Sometimes I need to resize a virtual disk for a virtual machine without having to reboot the machine. For the kernel to recognize that a virtual disk has changed size. Here are the step to do that:

Unmount the concerned partition: Eg. /dev/sdb1
umount /dev/sdb1
Find out which SCSI devices are involved:
ls /sys/class/scsi_device/
Result example:
0:0:0:0 2:0:0:0 2:0:1:0
Provoke a re-sync of the kernel for all the SCSI devices
(unless you know exactly which one is concerned).
That also finds new disks if it’s the case.
echo 1 > /sys/class/scsi_device/0\:0\:0\:0/device/rescan
echo 1 > /sys/class/scsi_device/2\:0\:0\:0/device/rescan
echo 1 > /sys/class/scsi_device/2\:0\:1\:0/device/rescan

In case that doesn’t work you can tell the kernel to re-scan the already known disks only:
Find out how many ‘hostX’ there are:
ls /sys/class/scsi_host/
Result example:
host0 host1 host2
Now rescan every host listed above:
echo "- - -" > /sys/class/scsi_host/host0/scan
echo "- - -" > /sys/class/scsi_host/host1/scan
echo "- - -" > /sys/class/scsi_host/host2/scan

This should display a bigger size of the hard disk:
fdisk -l
Now the file system should be resized appropriately:
Steps to rezize the file system: eg. for /dev/sdb
fdisk /dev/sdb
– Delete the existing partition and create a new one with the needed size and quit.
– Check the partition integrity. eg. for /dev/sdb1
fsck.ext3 -f /dev/sdb1
– Resize the file system for that partition.
resize2fs /dev/sdb1
Result example:
resize2fs 1.41.12 (17-May-2010)
Resizing the filesystem on /dev/sdb1 to 47184905 (4k) blocks.
The filesystem on /dev/sdb1 is now 47184905 blocks long.

Everything is ok.
You can now remount the partition to the original mount point.
mount -a

Example with a VMWARE VM and LVM involved

– In VMWare: Resize the HDD3 to 150GB
– Take a security snapshot (in cse things go wrong)
– Then executed the following commands:

df -h
Filesystem Size Used Avail Use% Mounted on
/dev/sda1 20G 2.6G 17G 14% /
197G 158G 30G 85% /data2

ls /sys/class/scsi_device/
0:0:0:0 2:0:0:0 2:0:1:0 2:0:3:0

# Ran the re-sense of the partitons at the kernel level # echo 1 > /sys/class/scsi_device/0\:0\:0\:0/device/rescan # echo 1 > /sys/class/scsi_device/2\:0\:0\:0/device/rescan # echo 1 > /sys/class/scsi_device/2\:0\:1\:0/device/rescan # echo 1 > /sys/class/scsi_device/2\:0\:3\:0/device/rescan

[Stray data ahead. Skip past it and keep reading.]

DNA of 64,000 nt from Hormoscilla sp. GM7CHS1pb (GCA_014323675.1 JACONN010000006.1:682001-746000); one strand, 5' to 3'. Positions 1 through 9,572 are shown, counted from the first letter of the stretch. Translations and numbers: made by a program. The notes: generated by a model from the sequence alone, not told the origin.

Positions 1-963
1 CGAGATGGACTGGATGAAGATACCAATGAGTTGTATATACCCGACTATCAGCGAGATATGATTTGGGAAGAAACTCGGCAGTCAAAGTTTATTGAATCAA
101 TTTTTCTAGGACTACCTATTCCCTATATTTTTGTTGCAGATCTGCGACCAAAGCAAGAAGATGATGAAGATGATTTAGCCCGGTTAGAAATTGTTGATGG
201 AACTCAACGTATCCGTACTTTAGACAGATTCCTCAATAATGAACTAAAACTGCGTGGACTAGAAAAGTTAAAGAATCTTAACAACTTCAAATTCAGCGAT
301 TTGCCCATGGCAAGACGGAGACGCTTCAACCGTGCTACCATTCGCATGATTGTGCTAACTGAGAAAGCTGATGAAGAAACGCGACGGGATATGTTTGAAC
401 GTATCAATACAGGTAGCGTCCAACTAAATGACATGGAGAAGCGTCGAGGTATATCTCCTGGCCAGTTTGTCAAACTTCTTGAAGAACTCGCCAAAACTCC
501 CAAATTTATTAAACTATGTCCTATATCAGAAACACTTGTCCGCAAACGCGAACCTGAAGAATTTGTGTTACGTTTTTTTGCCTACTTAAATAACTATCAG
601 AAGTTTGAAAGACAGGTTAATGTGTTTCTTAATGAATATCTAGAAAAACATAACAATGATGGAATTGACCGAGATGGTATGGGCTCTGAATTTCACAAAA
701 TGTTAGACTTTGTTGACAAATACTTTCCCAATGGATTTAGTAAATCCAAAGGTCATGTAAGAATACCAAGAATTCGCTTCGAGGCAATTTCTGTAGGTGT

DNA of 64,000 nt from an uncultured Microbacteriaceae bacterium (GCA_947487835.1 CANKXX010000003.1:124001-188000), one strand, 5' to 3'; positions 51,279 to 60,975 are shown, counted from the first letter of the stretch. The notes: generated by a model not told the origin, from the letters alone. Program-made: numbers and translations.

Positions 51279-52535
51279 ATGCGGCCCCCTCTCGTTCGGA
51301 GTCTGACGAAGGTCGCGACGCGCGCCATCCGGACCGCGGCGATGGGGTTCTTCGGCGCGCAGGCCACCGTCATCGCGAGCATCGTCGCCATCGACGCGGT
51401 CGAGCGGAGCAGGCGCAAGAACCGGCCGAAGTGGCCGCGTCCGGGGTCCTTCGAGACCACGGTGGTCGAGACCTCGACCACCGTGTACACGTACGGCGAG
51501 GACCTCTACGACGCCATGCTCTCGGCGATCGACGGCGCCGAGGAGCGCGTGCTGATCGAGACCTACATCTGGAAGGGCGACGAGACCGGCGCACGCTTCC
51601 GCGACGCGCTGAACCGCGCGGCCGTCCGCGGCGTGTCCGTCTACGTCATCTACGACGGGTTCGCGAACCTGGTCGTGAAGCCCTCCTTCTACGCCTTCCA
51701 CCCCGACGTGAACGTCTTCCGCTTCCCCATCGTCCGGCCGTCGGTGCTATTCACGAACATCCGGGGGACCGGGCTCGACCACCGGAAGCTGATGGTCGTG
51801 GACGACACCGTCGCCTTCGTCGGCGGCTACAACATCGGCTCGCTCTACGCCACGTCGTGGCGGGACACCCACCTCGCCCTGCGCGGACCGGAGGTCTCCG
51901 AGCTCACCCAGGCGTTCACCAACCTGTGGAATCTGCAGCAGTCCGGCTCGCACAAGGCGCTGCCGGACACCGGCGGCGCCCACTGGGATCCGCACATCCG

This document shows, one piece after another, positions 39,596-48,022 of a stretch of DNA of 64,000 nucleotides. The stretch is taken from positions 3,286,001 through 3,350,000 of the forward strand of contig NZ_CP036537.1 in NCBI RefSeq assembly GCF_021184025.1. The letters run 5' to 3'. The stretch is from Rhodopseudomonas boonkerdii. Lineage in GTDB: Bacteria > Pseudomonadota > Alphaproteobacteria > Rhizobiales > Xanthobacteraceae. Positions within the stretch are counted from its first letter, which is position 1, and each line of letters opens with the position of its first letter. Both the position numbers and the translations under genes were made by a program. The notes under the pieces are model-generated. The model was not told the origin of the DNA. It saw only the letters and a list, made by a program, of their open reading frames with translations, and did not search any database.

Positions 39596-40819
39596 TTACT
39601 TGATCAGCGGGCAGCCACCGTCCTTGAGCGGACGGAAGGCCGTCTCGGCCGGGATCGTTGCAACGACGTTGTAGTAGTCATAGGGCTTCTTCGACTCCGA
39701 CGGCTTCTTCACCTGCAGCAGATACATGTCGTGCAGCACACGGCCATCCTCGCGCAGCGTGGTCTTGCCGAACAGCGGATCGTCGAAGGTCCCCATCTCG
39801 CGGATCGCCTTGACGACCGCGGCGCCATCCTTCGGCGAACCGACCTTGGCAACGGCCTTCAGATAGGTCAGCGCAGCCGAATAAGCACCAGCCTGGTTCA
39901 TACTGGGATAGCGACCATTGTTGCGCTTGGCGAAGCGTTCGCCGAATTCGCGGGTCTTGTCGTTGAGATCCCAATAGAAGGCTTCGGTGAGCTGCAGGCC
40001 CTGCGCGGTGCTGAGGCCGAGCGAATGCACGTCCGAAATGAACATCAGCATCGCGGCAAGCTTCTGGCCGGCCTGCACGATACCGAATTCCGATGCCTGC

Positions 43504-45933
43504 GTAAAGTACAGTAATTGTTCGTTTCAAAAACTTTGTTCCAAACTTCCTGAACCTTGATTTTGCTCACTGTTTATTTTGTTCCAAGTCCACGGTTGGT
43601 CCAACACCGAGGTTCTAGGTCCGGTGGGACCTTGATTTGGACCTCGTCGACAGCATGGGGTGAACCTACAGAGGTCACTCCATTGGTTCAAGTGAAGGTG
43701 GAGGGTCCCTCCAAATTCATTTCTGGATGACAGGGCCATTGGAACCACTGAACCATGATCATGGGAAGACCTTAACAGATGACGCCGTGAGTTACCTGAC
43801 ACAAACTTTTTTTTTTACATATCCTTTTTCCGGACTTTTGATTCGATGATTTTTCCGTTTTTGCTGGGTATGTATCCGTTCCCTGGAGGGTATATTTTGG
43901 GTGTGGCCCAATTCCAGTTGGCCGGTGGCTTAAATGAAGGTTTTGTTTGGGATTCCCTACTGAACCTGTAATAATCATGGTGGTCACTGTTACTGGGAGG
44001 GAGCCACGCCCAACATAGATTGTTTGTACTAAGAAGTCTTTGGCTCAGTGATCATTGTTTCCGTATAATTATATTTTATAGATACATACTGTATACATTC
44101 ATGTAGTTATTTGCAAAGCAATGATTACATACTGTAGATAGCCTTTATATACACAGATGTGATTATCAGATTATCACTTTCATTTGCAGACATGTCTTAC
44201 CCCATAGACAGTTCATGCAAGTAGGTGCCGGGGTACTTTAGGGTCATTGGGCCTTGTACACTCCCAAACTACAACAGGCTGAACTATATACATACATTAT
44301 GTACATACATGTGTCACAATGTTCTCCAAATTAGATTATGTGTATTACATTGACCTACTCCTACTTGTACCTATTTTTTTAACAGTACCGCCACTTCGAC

# Let have a look at which HDD we ween to work on.
fdisk -l | grep /dev
Disk /dev/dm-0 doesn't contain a valid partition table
Disk /dev/sda: 25.8 GB, 25769803776 bytes
/dev/sda1 * 1 2650 21286093+ 83 Linux
/dev/sda2 2651 3133 3879697+ 82 Linux swap / Solaris
Disk /dev/sdb: 107.4 GB, 107374182400 bytes
/dev/sdb1 1 13054 104856223+ 8e Linux LVM
Disk /dev/sdc: 161.1 GB, 161061273600 bytes
/dev/sdc1 1 6527 52428096 8e Linux LVM
/dev/sdc2 6528 13054 52428127+ 5 Extended
/dev/sdc5 6528 13054 52428096 8e Linux LVM
Disk /dev/dm-0: 214.7 GB, 214719004672 bytes

# We work on /dev/sdc then we create a new partition in it.
cfdisk /dev/sdc
Create a new Logical partition with the free space (/dev/sdc6)
Created new Partition /dev/sdc6 Size: 53686.41 MB
fdisk -l
Device Boot Start End Blocks Id System
/dev/sdc1 1 6527 52428096 8e Linux LVM
/dev/sdc2 6528 19581 104856255 5 Extended
/dev/sdc5 6528 13054 52428096 8e Linux LVM
/dev/sdc6 13055 19581 52428096 8e Linux LVM

# Install parted package to get the partprobe tool
apt-get install parted

# Provoke a new sync of partitions

# Get the name of the Volume group name.
--- Volume group ---

# Extend the Volume group with the /dev/sdc6
vgextend DBDATA /dev/sdc6
No physical volume label read from /dev/sdc6
Physical volume "/dev/sdc6" successfully created
Volume group "DBDATA" successfully extended

# Get the device name of logical partition
--- Logical volume ---
LV Name /dev/DBDATA/mysql

# Extend the logical partition of 50GB
lvextend -L+50G /dev/DBDATA/mysql
Extending logical volume mysql to 249.97 GiB
Logical volume mysql successfully resized

# Finally Resize the files system of the partiton
resize2fs /dev/DBDATA/mysql
resize2fs 1.41.12 (17-May-2010)
Filesystem at /dev/DBDATA/mysql is mounted on /data2; on-line resizing required
old desc_blocks = 13, new_desc_blocks = 16
Performing an on-line resize of /dev/DBDATA/mysql to 65528832 (4k) blocks.
The filesystem on /dev/DBDATA/mysql is now 65528832 blocks long.

# Lets check out the result
--- Logical volume ---
LV Name /dev/DBDATA/mysql
LV Size 249.97 GiB

df -h
Filesystem Size Used Avail Use% Mounted on
/dev/sda1 20G 2.6G 17G 14% /
247G 160G 74G 69% /data2

The /dev/mapper/DBDATA-mysql got extended from 197G to 247G

Note: All went fine, then deleted the VMWare snapshot of the VM

Tada!!! Job successfully done.